Many people read about Databases as a service (DBaaS) and think “My prayers are answered!” or “I will have no need for additional database help”. But is this true?
To answer these questions, first you need to understand what DBaaS *is and *is not*.
What is DBaaS?
Database as a service is a service you purchase that includes the infrastructure, as well as the database that sits on top of it. DBaaS makes it very easy to spin up instances, manage, administer, and decommision a database with a few clicks. Typically done via a web interface.
Most people are familiar with Amazon RDS and how it delivers various DBaaS (e.g. MySQL, SQL Server, and Oracle). These are the most common DBaaS. You neither “own” the infrastructure, nor the database engine. You only allocate resources to support your data, and define how it can expand or contract, as needed.
All of these options have price impact, but are limited in their flexibility. You cannot tune the RDMS, only your implementation. You do not control the RDMS, only your own data and configuration.
What do I get with MongoDB Atlas?
With Atlas, you get a solid infrastructure on the cloud provider of your choice (AWS, Azure, and GCP). You get the Atlas implementation of Cloud Manager, allowing you to create, deploy, upgrade, etc… with the click of a button, all with “pay as you go pricing”.
You provide the cloud infrastructure (e.g. EC2 on AWS), the structure, and the data. MongoDB provides the DB, the MongoDB Atla Manager, and basic monitoring. Some security features are available, such as LDAP, Encryption at Rest, Two-factor authentication, depending on your configuration. You also get automated backups, and an option, and automated upgrades.
What DON’T I get with MongoDB Atlas?
MongoDB Atlas does not provide you control of the DBMS. You are a user. Similar with Amazon RDS, you cannot tune the RDMS, only your implementation. MongoDB provides the infrastructure, but only support for specific issues with MongoDB itself, unless you pay for consulting services. You are your own DBA.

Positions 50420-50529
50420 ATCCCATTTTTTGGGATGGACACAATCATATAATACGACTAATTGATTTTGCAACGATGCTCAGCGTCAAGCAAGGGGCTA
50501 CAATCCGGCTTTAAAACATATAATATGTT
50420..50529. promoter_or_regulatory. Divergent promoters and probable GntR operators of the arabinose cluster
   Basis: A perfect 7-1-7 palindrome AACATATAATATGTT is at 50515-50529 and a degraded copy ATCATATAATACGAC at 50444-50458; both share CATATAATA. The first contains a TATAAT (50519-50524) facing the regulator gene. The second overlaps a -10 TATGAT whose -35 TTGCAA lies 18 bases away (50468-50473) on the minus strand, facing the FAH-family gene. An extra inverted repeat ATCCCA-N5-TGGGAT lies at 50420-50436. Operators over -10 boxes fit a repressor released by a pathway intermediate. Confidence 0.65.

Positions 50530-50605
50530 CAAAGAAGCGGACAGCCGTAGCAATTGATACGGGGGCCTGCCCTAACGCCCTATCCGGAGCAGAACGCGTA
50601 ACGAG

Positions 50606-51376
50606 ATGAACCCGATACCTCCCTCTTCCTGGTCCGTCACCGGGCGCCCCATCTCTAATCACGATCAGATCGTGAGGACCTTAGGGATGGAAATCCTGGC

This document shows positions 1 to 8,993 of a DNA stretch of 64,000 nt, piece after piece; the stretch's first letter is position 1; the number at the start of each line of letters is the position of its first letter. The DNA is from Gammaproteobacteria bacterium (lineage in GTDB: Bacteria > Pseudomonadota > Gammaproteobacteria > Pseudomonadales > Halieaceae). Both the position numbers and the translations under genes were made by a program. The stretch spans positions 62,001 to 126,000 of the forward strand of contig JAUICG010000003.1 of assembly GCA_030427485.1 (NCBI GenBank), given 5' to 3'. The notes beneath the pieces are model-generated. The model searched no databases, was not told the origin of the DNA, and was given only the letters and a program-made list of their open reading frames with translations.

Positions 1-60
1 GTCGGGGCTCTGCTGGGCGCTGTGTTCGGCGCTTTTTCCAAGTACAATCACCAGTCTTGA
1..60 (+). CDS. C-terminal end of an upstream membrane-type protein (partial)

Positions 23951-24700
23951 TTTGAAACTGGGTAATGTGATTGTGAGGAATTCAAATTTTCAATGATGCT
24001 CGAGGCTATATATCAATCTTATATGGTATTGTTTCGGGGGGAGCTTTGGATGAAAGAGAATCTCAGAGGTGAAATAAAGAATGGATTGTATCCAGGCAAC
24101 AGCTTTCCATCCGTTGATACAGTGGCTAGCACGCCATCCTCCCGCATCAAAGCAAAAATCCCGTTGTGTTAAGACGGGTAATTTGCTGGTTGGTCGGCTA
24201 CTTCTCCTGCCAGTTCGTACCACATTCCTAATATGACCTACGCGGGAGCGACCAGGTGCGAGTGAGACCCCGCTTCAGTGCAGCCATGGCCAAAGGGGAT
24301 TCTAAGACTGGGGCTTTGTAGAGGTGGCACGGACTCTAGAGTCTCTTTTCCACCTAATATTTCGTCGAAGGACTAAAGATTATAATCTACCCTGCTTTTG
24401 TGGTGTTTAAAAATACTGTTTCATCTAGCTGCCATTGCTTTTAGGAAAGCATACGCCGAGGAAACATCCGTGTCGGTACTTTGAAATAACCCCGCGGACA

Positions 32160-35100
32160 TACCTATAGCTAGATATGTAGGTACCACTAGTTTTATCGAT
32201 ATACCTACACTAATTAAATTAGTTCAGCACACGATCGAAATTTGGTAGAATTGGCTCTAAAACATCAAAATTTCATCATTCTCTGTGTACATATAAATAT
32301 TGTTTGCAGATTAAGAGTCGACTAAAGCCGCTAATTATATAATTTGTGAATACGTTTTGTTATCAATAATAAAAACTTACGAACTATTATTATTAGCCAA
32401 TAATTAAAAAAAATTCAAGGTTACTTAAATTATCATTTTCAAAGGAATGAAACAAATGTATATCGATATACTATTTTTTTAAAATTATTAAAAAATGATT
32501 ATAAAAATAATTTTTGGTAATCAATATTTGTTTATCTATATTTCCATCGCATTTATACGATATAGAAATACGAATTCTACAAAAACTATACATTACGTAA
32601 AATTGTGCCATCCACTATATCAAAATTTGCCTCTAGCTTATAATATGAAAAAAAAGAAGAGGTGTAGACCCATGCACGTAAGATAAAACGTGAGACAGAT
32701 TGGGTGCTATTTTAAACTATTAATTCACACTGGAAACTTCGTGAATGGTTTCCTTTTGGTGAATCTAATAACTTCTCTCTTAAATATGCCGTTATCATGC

What CAN’T I do on MongoDB Atlas?
As of this writing, in MongoDB Atlas, you cannot:
- PCI/HIPPA/PII Compliance
- Tuning the MongoDB Instance
- Full control of your version
- Full control of your backups
What does Datavail typically DO when supporting MongoDB Atlas? We do LOTS of things!
- Stakeholder Interview
- Best Practices are in place
- Provisioning the Instance(s)
- High Availability and Scalability Options
- Instance types/size
- Schema Design
- Configuration Optimization
- Security Assessment and Best Practices
- Info Sec Policies and Auditing Requirements
- User management and access management
- Cost Optimization
- Troubleshooting DB issues like locking/blocking/long-running queries, etc.
- Restore/Recovery operations
- Address Replication Latency issues
- Identifying Slow queries
- Deadlocks and Application errors
- Data Management and SQL Deployments
- Maintenance Scheduling
- Cross-region Replication
- Snapshot Management
- Migrating In/Out of Cloud
- Enabling new features/functionality and enhancements
- AD/SSO Integrations
- Encryption of Data at rest/transition/masking
- DR Test cases
- Secret Managers in AWS
Read This Next
In this presentation, learn how making this move enabled the entertainment titan to reduce overhead and labor costs associated with managing its database environment.
Subscribe to Our Blog
Never miss a post! Stay up to date with the latest database, application and analytics tips and news. Delivered in a handy bi-weekly update straight to your inbox. You can unsubscribe at any time.
Most people will encounter this error when their application tries to connect to an Oracle database service, but it can also be raised by one database instance trying to connect to another database service via a database link.
Imagine over 100 logins on the source server, you need to migrate them to the destination server. Wouldn’t it be awesome if we could automate the process?